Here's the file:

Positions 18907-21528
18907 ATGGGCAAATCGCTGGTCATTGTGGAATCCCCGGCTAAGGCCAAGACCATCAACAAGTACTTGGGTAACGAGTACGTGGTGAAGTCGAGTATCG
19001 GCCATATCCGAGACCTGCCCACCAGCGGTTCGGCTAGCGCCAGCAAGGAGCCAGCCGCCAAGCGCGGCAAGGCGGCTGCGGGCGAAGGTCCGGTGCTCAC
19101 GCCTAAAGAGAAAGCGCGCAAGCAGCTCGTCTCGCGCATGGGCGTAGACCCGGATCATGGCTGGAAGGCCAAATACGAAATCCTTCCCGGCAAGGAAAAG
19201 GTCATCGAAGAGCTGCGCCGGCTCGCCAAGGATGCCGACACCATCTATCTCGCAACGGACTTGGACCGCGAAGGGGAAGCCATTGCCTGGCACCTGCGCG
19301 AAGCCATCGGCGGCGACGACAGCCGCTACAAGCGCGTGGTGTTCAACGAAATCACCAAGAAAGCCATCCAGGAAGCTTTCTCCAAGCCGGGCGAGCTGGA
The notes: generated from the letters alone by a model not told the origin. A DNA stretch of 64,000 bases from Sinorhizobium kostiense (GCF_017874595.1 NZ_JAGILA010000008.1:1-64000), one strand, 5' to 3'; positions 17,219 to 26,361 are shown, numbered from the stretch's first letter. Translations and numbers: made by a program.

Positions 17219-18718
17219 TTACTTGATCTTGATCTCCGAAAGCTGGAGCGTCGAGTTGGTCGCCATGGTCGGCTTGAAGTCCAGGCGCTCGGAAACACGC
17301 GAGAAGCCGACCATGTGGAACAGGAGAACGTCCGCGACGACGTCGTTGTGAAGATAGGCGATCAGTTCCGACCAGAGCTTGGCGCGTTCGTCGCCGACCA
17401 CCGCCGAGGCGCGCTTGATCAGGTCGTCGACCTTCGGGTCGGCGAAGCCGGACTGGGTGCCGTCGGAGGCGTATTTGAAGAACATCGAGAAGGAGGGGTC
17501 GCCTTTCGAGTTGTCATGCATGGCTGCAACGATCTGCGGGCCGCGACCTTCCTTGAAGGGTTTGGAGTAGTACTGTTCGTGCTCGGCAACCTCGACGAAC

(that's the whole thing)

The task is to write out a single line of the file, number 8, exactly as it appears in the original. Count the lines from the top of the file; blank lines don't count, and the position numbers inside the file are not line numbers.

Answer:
Positions 17219-18718